Computed tomography (CT) could be extremely important in breast cancer diagnosis, for localising a tumour and revealing its size and inner structure. Conventional whole-body CT scanners do not have sufficient spatial resolution, and the radiation dose is excessive. High-resolution scanners, with an instrumental resolution of about 0.4 mm, are changing this situation, although their accessible domain of spatial resolution and image contrast remains limited by the allowed dose. The attainable resolution is at the limit of revealing essential morphological features of a small-size tumour.

Refraction and scattering contrast are utilised in analyser-based X-ray imaging (ABI), where perfect crystal X-ray optics is used for conversion of small changes in the propagation direction to intensity changes [1]. The contours of the areas where the tissue density changes are emphasised, revealing the morphology of the object. Here we report on the investigation of human breast samples (tumorous and non-tumorous) with the purpose of demonstrating the clinical importance of ABI-CT in mammography.

Figure 126 shows a series of images of a surgically-removed breast sample, which was affected by a bifocal ductal carcinoma. In Figure 126a there is a histological section, which was used as a standard for interpretation of findings. A planar screen-film mammogram taken at the hospital is shown in Figure 126b. The CT image acquired with a clinical scanner (Figure 126c) had a spatial resolution of about 0.7 mm. The synchrotron radiation ABI-CT image (TOP) shown in Figure 126d was acquired at ID17 using a taper optics Frelon camera [2] with a spatial resolution of more than one order of magnitude better (0.047 mm) and using the same dose as for the clinical scanner. This image shows a stronger contrast and has a much higher spatial resolution than Figure 126b; the collagen-rich areas are identified by rapid variations of intensity, which correspond to the orientation of the collagen fibres.

(Reprinted from High-resolution CT by diffraction-enhanced X-ray imaging: mapping of breast tissue samples and comparison with their histo-pathology A. Bravin, J. Keyriläinen, M. Fernández, S. Fiedler, C. Nemoz, M-L. Karjalainen-Lindsberg, M. Tenhunen, P. Virkkunen, M. Leidenius, K. von Smitten, P. Sipilä and P. Suortti, Phys. Med. Biol. 52 (8) 2197-2211 (2007), copyright 2007, with permission from IOP Publishing Ltd.)

Fig. 126: (a) Scanner image of the histologic whole-mount slide from the centre plane of 24 mm thick sample with ductal carcinoma. The nuclei are shown in brown or black, young collagen and reticulin in bluish, mature collagen in red, adipocytes in white and both red blood cells and muscle in a yellow colour; (b) clinical screen-film mammogram of the same sample (26 kV, 5.0 mAs); (c) clinical CT image of the same sample (80 kVp, 50 mAs); (d) ABI-CT TOP image of the same sample (33 keV).


The results of this study show that ABI-CT images acquired with a high-resolution detector permit a significant improvement in the visualisation of the morphology and of the overall architecture of the breast tissues. All ABI-CT images show an enhanced contrast [1] and many details become visible that would otherwise be radiotransparent with both planar and CT imaging with conventional sources. The one-to-one correspondence of the ABI-CT image with the corresponding optical image of the stained histology section is evident. The independent observations by the pathologist and the radiologist involved in this study identified the same features in the histological sections and in the ABI-CT images, and they arrive at very similar conclusions.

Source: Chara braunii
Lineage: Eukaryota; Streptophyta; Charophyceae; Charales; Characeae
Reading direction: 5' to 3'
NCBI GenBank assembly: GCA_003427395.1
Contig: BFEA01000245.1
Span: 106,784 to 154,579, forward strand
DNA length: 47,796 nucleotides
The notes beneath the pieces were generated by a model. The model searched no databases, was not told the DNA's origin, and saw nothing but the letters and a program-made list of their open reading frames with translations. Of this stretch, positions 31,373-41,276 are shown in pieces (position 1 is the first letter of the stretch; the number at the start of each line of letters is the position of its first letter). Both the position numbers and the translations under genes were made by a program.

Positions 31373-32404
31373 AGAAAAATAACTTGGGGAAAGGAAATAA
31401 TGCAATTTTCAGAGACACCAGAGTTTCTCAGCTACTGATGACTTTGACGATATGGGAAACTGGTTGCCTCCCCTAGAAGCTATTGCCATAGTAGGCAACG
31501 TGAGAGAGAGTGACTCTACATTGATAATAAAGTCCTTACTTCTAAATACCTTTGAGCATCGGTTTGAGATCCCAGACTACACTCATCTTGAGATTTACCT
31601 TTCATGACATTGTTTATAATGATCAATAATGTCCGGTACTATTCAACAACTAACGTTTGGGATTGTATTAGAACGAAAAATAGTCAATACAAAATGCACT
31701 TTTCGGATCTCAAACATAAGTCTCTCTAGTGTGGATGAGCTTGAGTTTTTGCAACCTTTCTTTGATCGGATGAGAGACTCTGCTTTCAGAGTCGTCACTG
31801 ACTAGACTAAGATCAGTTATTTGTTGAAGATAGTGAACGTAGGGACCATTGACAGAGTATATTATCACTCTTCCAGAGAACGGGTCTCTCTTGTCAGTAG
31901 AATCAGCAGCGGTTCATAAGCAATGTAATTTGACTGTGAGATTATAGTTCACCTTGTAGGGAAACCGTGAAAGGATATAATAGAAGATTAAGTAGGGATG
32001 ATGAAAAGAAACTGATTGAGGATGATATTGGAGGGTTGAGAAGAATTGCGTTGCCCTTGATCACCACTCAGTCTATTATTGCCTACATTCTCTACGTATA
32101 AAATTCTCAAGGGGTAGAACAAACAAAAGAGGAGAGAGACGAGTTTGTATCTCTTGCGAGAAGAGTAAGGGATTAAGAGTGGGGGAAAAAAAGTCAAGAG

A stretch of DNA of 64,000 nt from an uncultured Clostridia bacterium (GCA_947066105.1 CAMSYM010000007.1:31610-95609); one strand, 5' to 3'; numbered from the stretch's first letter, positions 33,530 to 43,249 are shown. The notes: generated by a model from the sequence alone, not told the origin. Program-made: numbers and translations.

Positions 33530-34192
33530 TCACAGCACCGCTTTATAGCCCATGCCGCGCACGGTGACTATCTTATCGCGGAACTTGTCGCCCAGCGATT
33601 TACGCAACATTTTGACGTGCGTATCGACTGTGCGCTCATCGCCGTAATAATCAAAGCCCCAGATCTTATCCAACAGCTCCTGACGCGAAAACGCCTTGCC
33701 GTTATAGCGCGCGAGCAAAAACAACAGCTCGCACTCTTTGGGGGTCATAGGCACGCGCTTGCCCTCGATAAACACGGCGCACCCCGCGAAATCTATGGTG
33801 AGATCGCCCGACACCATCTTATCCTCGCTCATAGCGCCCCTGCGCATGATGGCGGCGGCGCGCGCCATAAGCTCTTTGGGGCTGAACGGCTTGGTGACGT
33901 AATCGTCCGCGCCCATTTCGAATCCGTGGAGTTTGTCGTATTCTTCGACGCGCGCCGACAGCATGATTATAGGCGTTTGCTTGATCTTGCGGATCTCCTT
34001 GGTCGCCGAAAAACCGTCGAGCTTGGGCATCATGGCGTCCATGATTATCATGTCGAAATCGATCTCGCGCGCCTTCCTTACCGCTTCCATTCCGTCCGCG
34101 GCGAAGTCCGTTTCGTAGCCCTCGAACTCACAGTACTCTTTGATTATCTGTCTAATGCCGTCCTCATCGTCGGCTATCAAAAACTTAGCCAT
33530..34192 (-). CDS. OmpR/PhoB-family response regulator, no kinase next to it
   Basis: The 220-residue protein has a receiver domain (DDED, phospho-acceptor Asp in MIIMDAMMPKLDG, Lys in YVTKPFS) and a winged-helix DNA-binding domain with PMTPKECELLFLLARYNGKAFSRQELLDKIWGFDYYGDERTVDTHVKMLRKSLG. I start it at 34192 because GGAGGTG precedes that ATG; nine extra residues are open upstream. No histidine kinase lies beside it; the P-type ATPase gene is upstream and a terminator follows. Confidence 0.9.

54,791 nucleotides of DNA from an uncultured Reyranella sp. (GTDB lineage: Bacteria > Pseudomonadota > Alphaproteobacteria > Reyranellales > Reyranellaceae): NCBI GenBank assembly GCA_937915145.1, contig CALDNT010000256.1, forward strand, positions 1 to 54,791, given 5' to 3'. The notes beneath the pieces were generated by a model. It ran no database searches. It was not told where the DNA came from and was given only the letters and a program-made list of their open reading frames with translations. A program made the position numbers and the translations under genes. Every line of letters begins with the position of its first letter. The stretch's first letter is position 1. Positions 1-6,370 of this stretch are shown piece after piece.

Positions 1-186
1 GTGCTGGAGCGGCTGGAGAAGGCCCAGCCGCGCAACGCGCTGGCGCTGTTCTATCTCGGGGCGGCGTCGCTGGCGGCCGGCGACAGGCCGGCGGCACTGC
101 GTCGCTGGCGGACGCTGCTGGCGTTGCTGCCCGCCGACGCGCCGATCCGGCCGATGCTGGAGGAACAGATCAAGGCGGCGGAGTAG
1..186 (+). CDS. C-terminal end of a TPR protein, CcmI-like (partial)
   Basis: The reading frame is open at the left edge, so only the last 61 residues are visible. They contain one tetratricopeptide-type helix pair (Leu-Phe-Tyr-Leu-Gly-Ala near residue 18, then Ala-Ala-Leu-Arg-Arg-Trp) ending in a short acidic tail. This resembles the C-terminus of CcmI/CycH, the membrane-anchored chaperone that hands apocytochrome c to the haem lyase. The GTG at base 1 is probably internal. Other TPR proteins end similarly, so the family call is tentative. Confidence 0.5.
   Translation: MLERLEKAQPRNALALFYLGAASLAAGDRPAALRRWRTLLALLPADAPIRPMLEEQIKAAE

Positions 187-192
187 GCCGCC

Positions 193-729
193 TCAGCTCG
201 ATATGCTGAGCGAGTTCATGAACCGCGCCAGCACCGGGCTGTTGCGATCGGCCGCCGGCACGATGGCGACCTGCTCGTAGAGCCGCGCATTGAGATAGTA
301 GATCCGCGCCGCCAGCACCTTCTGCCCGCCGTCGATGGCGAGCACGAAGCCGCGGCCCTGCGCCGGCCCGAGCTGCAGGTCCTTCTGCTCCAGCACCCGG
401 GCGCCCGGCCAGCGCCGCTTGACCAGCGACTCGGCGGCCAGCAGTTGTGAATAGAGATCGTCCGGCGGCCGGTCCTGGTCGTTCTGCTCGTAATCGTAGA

Earlier studies highlighted that small-angle X-ray scattering (SAXS) from collagen, which is rejected by the analyser at the TOP position, is much stronger than scattering from the adipose tissue [3]. In the areas where cancer has invaded, the molecular structure of collagen differs from the structure of normal ‘healthy’ collagen [3,4]. SAXS from collagen in these areas is stronger than scattering from normal collagen. Further studies are needed to show whether this difference is sufficiently large to be observed in the TOP images.

The next step in ABI-CT is the reconstruction of volume images from the two-dimensional images. The goal is to produce a high-resolution 3D image of the tumour that can be arbitrarily rotated on the computer screen and inspected visually. In principle, the ABI method can be imported to the clinical environment because the refraction and scattering contrast in analyser-based imaging do not require the full coherence of the synchrotron beam. On the other hand, compact SR sources that operate in the hard X-ray regime are being developed, and these will be ideally suited to many medical applications including ABI.



[1] A. Bravin, J. Phys. D: Appl. Phys. 36, A-24-29 (2003).
[2] P. Coan, A. Peterzol, S. Fiedler, C. Ponchut, J.C. Labiche and A. Bravin J. Synch. Rad 13, 260-270 (2006).
[3] M. Fernández, J. Keyriläinen, R. Serimaa, M. Torkkeli, M-L. Karjalainen-Lindsberg, M. Tenhunen, W. Thomlinson, V. Urban and P. Suortti Phys. Med. Biol. 47, 577–92 (2002).
[4] M. Fernández, J. Keyriläinen, R. Serimaa, M. Torkkeli, M.-L. Karjalainen-Lindsberg, M. Leidenius, K. von Smitten, M. Tenhunen, S. Fiedler, A. Bravin, T.M. Weiss and P. Suortti Phys. Med. Biol. 50, 2991–3006 (2005).

Principal publication and authors

A. Bravin (a), J. Keyriläinen (a, b), M. Fernández (a, c), S. Fiedler (a, d), C. Nemoz (a), M-L. Karjalainen-Lindsberg (a), M. Tenhunen (b), P. Virkkunen (a), M. Leidenius (a), K. von Smitten (a), P. Sipilä (h) and P. Suortti (a, c) Phys. Med. Biol. 52, 2197–2211 (2007).
(a) ESRF
(b) Helsinki University Central Hospital (Finland)
(c) Department of Physical Sciences, University of Helsinki (Finland)
(d) European Molecular Biology Laboratory, Hamburg (Germany)
(h) Radiation Metrology Laboratory, Radiation and Nuclear Safety Authority (Finland)